How much amendments for 27cf bed?

Discussion in 'Growing Organic Marijuana' started by LetGo, Jan 18, 2014.

  1. Made a raised bed months ago and have been composting in it ever since, now that i got about 1/3 compost its time to add perlite/peat.
    its a 8ftx4ftx10in raised bed for veggies/greens(not pot)
    need advice on measurements on how much amendments to add.
    I have as far as list::
    Alfalfa meal
    Neem meal
    Kelp meal
    (I do have bat guanos as well but wasn't planning on using)
    if my math was right its a 27 cubic foot raised bed.
    <3 thanks in advance,

  2. When amending raised beds and gardens, one should amend based on the square footage of the space, not by soil volume. You have 320 sq. ft. of space there. Most amendments will come with recommended application rates (based on square footage) printed on the packaging. If not, contact the manufacturer.

    Make sure you work all that stuff into the soil about 4-6 inches. It will break down faster.
  3. Soil test is the only way to reeeally know, right?
    so its by volume for potted plants, but sq ft for raised beds/gardens/lawns?
  5. Very true. But it's not something I'd recommend for a brand new bed that's just getting established. Got to give it time to cycle and mature. I'd give it a few seasons before even thinking about soil tests.
  6. #6 waktoo, Jan 18, 2014
    Last edited: Jan 18, 2014

    The application rates used for sq. footage can be applied to potted plants, you have to figure out the area of the top of your pot and calculate according to the recommended application rate. This tends to be a pain in the ass because most application rates are for 1000 square feet, and most surface areas of potted plants are a small fraction of this. We utilize amending by volume when we mix up large batches of soil, because during mixing, all we have to go by is soil volume, not surface area.
  7. Right on :) can't wait to get me veggie garden started this yr!! The only thing I plan on doing is burying bokashi sludge and adding some mulch n compost to a raised bed... sounds easy enough...
  8. About the perlite. FWIW, aeration in outdoor soil systems is not as important as it is in potted soils. You will have a lot more action from the shredders and tunnelers from the soil food web that will help to increase soil structure and drainage. Perlite in an outdoor garden is kind of unsightly, IMO. It's up to you, but I would use rice bran, buckwheat hulls, or plain ol' wood chips for my aeration component.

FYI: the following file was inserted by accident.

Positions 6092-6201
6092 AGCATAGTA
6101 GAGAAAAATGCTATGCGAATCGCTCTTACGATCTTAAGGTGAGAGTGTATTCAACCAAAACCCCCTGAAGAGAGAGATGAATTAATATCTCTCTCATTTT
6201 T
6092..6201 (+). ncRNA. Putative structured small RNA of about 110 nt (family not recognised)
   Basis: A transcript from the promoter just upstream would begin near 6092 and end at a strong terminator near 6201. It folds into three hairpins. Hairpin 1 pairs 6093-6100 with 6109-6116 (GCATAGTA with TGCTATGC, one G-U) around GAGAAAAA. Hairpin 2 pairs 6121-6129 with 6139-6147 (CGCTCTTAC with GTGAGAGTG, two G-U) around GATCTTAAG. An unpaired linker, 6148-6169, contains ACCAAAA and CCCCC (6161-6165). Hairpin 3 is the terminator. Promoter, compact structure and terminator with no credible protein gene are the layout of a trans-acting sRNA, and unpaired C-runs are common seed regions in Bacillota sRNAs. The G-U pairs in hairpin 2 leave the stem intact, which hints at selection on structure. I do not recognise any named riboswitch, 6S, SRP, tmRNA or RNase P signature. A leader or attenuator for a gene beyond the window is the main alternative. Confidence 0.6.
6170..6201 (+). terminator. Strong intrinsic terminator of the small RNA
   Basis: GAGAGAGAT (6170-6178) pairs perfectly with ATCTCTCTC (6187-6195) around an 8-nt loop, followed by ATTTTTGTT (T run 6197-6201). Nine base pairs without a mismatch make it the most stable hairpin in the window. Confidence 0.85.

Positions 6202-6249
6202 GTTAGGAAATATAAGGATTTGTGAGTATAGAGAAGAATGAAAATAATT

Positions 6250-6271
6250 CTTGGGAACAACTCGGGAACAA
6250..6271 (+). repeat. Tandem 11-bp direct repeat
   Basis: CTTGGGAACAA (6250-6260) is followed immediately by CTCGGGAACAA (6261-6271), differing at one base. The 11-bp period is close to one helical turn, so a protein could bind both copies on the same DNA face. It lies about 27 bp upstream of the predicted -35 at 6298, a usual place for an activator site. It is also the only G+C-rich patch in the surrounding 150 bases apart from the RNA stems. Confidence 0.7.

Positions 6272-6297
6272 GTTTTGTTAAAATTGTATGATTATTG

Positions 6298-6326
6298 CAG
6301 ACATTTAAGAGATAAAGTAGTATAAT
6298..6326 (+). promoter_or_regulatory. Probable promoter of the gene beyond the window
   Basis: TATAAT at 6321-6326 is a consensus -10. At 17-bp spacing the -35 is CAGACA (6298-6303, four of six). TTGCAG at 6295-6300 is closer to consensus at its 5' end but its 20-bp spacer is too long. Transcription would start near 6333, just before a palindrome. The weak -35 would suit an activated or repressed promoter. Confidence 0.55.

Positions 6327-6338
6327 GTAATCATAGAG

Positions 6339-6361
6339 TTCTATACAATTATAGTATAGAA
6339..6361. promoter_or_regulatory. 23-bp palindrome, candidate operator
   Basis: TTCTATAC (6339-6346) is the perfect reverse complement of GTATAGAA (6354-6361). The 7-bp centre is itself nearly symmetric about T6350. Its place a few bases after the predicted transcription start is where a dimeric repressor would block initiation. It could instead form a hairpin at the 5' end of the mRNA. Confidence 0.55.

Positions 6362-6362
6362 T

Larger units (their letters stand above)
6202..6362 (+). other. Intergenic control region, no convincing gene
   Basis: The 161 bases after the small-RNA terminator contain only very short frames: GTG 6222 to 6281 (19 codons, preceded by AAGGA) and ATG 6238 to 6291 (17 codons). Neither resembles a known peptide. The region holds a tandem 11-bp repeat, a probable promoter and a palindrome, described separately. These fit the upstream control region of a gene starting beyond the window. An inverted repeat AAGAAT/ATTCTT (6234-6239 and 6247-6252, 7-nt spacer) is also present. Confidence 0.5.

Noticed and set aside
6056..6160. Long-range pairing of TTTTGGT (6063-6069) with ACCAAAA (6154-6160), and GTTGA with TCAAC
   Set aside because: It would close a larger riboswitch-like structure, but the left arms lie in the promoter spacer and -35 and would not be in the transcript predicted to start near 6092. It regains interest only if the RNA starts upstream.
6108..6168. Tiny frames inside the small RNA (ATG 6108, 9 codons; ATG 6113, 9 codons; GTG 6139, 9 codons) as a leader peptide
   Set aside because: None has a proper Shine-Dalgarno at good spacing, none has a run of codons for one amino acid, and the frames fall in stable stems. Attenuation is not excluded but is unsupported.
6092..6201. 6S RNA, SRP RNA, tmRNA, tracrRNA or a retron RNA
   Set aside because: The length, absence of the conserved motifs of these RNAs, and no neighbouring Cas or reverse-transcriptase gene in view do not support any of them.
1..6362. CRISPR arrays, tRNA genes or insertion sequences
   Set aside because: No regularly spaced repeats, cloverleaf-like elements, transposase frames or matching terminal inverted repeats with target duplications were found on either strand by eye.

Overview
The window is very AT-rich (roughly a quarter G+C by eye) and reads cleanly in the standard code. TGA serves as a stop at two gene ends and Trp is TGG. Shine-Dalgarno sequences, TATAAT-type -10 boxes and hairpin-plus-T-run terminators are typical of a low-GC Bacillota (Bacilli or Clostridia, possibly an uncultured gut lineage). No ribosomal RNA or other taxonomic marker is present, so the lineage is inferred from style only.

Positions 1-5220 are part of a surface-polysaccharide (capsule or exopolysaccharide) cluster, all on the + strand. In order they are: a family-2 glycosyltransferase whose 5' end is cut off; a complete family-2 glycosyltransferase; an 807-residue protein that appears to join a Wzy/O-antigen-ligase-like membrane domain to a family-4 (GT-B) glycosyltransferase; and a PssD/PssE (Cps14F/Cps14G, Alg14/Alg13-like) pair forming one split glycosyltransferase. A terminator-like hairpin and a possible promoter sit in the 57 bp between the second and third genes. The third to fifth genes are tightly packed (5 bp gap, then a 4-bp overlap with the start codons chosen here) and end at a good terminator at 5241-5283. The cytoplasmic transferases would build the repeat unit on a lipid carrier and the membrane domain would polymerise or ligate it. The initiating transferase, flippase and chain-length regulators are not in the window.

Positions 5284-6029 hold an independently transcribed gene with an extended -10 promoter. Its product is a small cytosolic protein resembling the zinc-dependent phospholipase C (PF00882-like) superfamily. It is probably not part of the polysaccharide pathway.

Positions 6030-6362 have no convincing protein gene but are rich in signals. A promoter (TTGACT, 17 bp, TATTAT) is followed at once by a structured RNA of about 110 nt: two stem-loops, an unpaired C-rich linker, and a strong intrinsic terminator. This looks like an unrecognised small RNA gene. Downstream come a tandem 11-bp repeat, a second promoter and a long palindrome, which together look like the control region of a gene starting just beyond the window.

9. #9 LetGo, Jan 18, 2014
    Last edited by a moderator: Jan 18, 2014
    i have heard this.  could u just do peat and compost/humus? or not enough drainage?
    where could i get those aeration in bulk(rice bran/buckwheat hulls) feed store? and use at same ratio as you would perlite for potted mixes?
  10. I would definitely use some aeration, but you won't need as much.  Just eye it, mixing it in until you like how it looks.  When it comes to ratios, outdoor soil mixing is very forgiving.
    I do believe that the rice/buckwheat can be sourced from feed stores.  I think they sell them for stall bedding.  I don't use either.  I do know that a lot of blades have been using these items for aeration.  Post in the "lounge" for sources and ratios.  You should get a quick answer.
    Wood chips are sold as mulch at any DIY box store.  Very cheap.  I think wetdog uses wood ships for aeration, and has been for quite a long time.
  11. I do like the wood chips, both for aeration and a humus source. After a year or so, you could see the chips covered in mycellium. What I used to use was called Pine Bark Mulch. It's almost like fines or graded chips like orchid medium. Since I moved, Pine Mulch, Timberline brand at HD is the closest equivalent. It's the smallest of the many sizes HD has. Under $2/2cf bag. Cheap to experiment with. You might want a larger chunk for the raised bed.
    I bought *mini nuggets* by mistake, a bit too large for container mixes, but worked well in my raised beds, or the one I added it to, anyway.
    I don't use rice hulls or buckwheat either. Had breakdown/compaction issues with the rice hulls after a year or so and never tried the buckwheat. This was in containers and as wak mentioned, might be a non issue in a raised bed.
    I still use perlite in the raised beds. Not as much as container mixes, but it's heavy clay and whatever I can get worked in there gets added.
    Is your bed going to be mix on top of the native soil, or, is the native soil going to be mixed in also?
    That stuff in your list, do you have it yet, or is it just a list? I would also add bone meal, a 20# bag for that size bed. Everything else looks good.
    If you DO have that stuff, I would add 4-8 cups of the alfalfa meal to your compost and water it in. BEFORE anything else is added. The alfalfa will get hot and give the compost that last little bump before you add everything else. The way I'm reading it is, that it's only compost in there now, yes?
    Just a thought.
  12. If you haven't started filling the bed yet do yourself a huge favor and fill the bottom half or even more with rotted branches and logs. Not only will you save yourself a ton of soil but you will also introduce all kinds of local fungus into your bed and the rotting logs will act as a big sponge to retain water/moisture during the hot summer months.

    Hugelkultr FTW!


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